Mandatory vaccines: The modern day Pandora’s Box

Mandatory vaccines: The modern day Pandora’s Box
Elliot Francis
Elliot FrancisEdwin Coe LLP

Posted: Wed 19th Jan 2022

Enterprise Nation expert adviser and associate at law firm Edwin Coe LLP, Elliot Francis, tackles the topic of mandatory COVID-19 vaccinations and the impact they could have on both employers and employees.

Connect with Elliot today for more advice and expertise on this topic.

What’s been proposed?

The government’s latest plans are that all Care Quality Commission (CQC)-registered employers of health and social care workers (including volunteers), must be vaccinated, unless an exemption applies. These plans have now been passed as law.

The Health and Social Care Act 2008 (Regulated Activities) (Amendment) (Coronavirus) (No. 2) Regulations 2022 were passed on 6 January 2022, with a ‘grace period’ up until 1 April 2022.

This grace period is intended to allow any unvaccinated workers to receive two doses of COVID-19 vaccination before the new regulations come into force. Currently, to comply, unvaccinated workers would need to have had their first dose by 3 February 2022.

What’s the response been?

The regulations have received significant criticism from the health and social care sector. There are:

  • concerns that a ‘full’ impact assessment has not been conducted

  • claims that the regulations pose a significant risk to workforce capacity

  • fears that lessons have not yet been learned from the existing regulations concerning care-home workers

The government consulted on the draft regulations and published the results of that consultation on 9 November 2021. Despite 65% of the people consulted being against mandatory vaccinations, the government pressed forward with its plans.

With the end of the grace period looming, the government are now facing urgent requests to reconsider. On 12 January 2022, The Royal College of Midwives (RCM) appealed to the government for an immediate delay (on top of the grace period already in place) to the regulations.

Gill Walton, chief executive of the RCM, said:

“Since the arrival of the COVID-19 vaccine, the RCM has been urging its eligible midwife and maternity support worker members to have the jab to protect themselves, their families and the women and families they care for.

“We believe it’s the right thing to do and we believe in the science. However, we do not believe mandatory vaccination is the correct approach, and actively argued against the proposal. Levels of vaccination in the NHS are high and rising and we should be using discussion and education to increase vaccination among NHS staff, not the hammer blow of mandating it.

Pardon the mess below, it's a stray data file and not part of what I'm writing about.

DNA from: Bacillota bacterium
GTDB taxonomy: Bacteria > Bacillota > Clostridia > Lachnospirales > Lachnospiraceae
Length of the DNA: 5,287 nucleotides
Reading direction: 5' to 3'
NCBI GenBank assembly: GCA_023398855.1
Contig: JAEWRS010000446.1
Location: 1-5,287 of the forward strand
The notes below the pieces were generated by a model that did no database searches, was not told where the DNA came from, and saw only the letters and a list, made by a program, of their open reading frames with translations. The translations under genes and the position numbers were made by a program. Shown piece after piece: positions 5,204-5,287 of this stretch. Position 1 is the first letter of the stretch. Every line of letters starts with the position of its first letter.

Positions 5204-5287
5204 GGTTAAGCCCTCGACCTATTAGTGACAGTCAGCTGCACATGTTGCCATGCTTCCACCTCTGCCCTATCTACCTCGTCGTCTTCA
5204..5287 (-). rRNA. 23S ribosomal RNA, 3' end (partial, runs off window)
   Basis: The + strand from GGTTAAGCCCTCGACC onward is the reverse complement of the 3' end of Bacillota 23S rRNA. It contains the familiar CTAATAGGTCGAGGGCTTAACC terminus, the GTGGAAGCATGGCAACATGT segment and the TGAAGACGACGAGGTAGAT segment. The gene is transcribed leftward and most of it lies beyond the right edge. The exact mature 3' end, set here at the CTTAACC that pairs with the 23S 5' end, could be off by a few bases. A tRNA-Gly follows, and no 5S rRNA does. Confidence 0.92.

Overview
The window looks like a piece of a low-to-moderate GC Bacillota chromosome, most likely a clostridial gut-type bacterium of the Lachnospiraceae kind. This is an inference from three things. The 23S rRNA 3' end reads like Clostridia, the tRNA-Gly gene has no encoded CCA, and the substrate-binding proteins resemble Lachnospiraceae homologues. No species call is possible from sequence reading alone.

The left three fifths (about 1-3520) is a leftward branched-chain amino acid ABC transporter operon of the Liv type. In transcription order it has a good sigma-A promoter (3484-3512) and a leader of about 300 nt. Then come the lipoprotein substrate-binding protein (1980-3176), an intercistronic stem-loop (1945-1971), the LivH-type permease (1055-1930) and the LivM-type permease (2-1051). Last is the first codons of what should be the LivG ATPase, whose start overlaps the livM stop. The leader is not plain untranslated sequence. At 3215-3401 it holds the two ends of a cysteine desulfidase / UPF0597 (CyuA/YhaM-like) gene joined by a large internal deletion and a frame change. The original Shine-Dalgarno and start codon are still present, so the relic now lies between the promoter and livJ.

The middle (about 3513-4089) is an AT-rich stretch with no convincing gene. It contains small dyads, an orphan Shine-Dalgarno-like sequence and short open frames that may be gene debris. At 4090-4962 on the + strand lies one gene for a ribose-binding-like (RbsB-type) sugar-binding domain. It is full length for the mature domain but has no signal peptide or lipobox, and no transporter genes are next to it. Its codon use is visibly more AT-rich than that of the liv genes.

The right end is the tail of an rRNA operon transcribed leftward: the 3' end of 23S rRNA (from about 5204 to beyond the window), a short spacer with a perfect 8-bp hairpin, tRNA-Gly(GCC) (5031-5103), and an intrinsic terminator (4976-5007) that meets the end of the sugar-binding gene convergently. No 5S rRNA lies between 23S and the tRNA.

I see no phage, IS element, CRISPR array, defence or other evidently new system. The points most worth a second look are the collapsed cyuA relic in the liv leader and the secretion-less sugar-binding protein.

“I appeal to the Health Secretary to reconsider his decision and to delay the implementation. Moving forward with mandatory vaccination could only see staffing levels fall further. The government has opened a Pandora’s Box of unforeseen consequences – but there is an opportunity now to close it.”

It remains to be seen whether the government will listen to further requests concerning the regulations. Even with this mounting pressure, employers and employees alike must continue to assume that the regulations will come into force on 1 April 2022 and take appropriate action.

If you have any queries about this topic, please contact Elliot Francis of Edwin Coe LLP and connect with him on Enterprise Nation. 

Elliot Francis
Elliot FrancisEdwin Coe LLP
Elliot advises on a broad range of employment related matters which can affect all new and developing businesses. Elliot is an Associate at a leading London law firm, Edwin Coe LLP. He may assist on various matters including, but not limited to: • advising on the benefits of service agreements for directors and senior employees; • drafting of service agreements and standard employment contracts for employees and workers of all levels; • drafting of basic and detailed staff handbooks and other bespoke internal policies and benefit schemes; • practical steps for taking on employees; • restrictive covenants and their benefits and pitfalls; • non-disclosure agreements for workers and self-employed contractors; • grievance and disciplinary issues; • settlement agreements and exit packages; • redundancy processes; • GDPR requirements for employers in relation to employees, workers and self-employed contractors; and • advice in relation to defending claims in the Employment Tribunal. Elliot’s advice is tailored towards your specific needs and circumstances and aims to cut to the chase and deliver you with affordable and pragmatic advice. Should you have a potential enquiry, please feel free to call or email him to discuss whether he may assist you. To find out more about how Elliot can help your business click here. 

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